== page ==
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Question Is there a nice universal property which captures the notion of "collection of all epimorphisms out of a given object". Of course I will have to consider two epimorphisms $X \rightarrow Y$ the same if they are isomorphic over $X$. The answer to the dual question is yes, at least in a topos: The power object $P(X)=\Omega^X$ , where $\Omega$ is the subobject classifier can be thought of as "the collection of all subobjects of X". The universal property is just the property for exponentials.

Background (Not strictly necessary for the question): I have been reading Sheaves in Geometry and Logic by Mac Lane and Moerdijk. Their definition of an elementary topos is this: A category with pullbacks, a terminal object (i.e. all finite limits), a subobject classifier, and a power object for every object. They construct all other exponential objects from these axioms. The construction they use is to basically consider the "collection" of all graphs of morphisms. This is just the standard construction in set theory suped up to toposes.

This construction agrees with the set theoretic convention that a function should be regarded as a set of ordered pairs, i.e. if $f:A \rightarrow B$, then the set theorist will define $f$ as the image of the map $A \rightarrowtail A \times B$ induced by the $1_A$ and $f$ (this may be the most convoluted sentence I have ever written). Why not define functions dually? There is also a map $A+B \twoheadrightarrow B$ induced by $1_B$ and $f$. Then we could define $f$ as the partition of $A$ induced by this epimorphism, which seems like a perfectly nice way to define functions.

I was wondering if this construction could be used to construct exponential objects if I was given finite colimits and some kind of epimorphism classifier, or collection of epimorphisms out of a given object.

Comment if it turns out that there is no really nice answer to this question, do you think that has bearing on the fact that the formula for the number of subsets of a set is easy ($2^{|X|}$) but the formula for the number of partitions of a set is relatively hard (http://en.wikipedia.org/wiki/Partition_of_a_set)?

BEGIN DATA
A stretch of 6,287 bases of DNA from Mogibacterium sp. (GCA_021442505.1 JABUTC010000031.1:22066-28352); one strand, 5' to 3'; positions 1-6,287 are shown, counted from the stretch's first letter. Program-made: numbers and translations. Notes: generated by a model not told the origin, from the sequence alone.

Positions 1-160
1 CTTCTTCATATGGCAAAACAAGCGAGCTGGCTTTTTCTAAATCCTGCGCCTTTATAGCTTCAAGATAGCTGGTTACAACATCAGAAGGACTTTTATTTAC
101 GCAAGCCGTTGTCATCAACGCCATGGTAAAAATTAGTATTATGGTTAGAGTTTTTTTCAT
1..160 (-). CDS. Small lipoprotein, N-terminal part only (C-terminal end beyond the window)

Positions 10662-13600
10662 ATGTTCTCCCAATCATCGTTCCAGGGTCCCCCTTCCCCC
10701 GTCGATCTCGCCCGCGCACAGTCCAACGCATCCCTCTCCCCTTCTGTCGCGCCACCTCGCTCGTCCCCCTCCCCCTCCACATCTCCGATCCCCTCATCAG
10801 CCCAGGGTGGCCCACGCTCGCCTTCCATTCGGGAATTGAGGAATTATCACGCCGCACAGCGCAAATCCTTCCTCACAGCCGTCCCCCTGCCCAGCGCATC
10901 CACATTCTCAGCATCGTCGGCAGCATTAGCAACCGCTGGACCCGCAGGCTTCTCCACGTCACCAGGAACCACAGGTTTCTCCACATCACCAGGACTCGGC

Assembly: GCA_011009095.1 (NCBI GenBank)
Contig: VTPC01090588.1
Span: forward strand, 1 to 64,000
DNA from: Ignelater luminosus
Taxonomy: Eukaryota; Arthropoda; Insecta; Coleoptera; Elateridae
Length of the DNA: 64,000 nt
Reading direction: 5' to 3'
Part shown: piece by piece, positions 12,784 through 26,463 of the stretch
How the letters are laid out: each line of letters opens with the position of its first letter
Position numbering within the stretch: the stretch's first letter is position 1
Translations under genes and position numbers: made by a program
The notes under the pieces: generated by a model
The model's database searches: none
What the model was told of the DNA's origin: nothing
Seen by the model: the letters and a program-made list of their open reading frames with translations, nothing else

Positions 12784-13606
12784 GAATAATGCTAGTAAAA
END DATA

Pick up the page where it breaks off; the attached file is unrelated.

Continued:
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I think the natural meaning of "collection of all epimorphisms out of $X$" or "epimorphism classifier" in a category $\mathbf{S}$ would be: an object $E$, an object $Y\to E$ of $\mathbf{S}/E$, and an epimorphism $p\colon E\times X \twoheadrightarrow Y$ in $\mathbf{S}/E$, such that for any object $U$ and any epimorphism $q\colon U\times X\twoheadrightarrow Z$ in $\mathbf{S}/U$, there exists a unique morphism $f\colon U\to E$ such that $(f\times 1)^*q$ is isomorphic to $p$ under $E\times X$ in $\mathbf{S}/E$. In other words, a representing object for the presheaf on $\mathbf{S}$ which sends an object $U$ to the set of (isomorphism classes of) epimorphisms out of $U\times X$.

In a topos, such epimorphism classifiers can be constructed from power objects. Every epimorphism $X\twoheadrightarrow Z$ in a topos is the quotient of its kernel pair, which is an internal equivalence relation on $X$, i.e. a particular element of $P(X\times X)$, and every internal equivalence relation has a quotient. Therefore, the subobject of $P(X\times X)$ which internally "consists of all equivalence relations" can be shown to be an epimorphism classifier in the above sense.

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This seems like it answers my question, but I will have to take some time to really understand it. Do you think that it would be possible to use epimorphism classifiers in this sense instead of power objects in the definition of an elementary topos, and construct power objects using cographs instead of graphs? I will have to play more with that. –  Steven Gubkin Dec 4 '09 at 18:38
    
So I think that I almost understand the definition you gave. Could you clarify my intuition a bit though? Let's just think about the category of sets. Fix a set X. Then I understand you could take E to be the set of equivalence relations on X. What would $p$ and $Y$ correspond to in this case? –  Steven Gubkin Dec 4 '09 at 19:21
    
In sets, yes, E would be the set of equivalence relations on X. Y would be the set of pairs (R,z) where R is an equivalence relation on X and z is an equivalence class of R. The map Y --> E is the obvious projection. The map p takes (R,x) to (R,[x]) where [x] is the equivalence class of x under R. –  Mike Shulman Dec 4 '09 at 20:37
    
My gut feeling is that one won't be able to reconstruct power objects from epimorphism classifiers, but I don't have a counterexample in mind. It does seem likely that one could construct exponentials from epimorphism classifiers in the way you describe, at least as long as the category has enough internal logic (e.g. is a positive Heyting category). –  Mike Shulman Dec 4 '09 at 20:41
    
Thank you! This clarifies things a lot. I will try to construct exponentials in this way. This is really just homework I am giving myself so that I know I understand what is going on in Mac Lane and Moerdijk's book, but I am happy that a deeper understanding of equivalence relations has come out of it! –  Steven Gubkin Dec 4 '09 at 21:45
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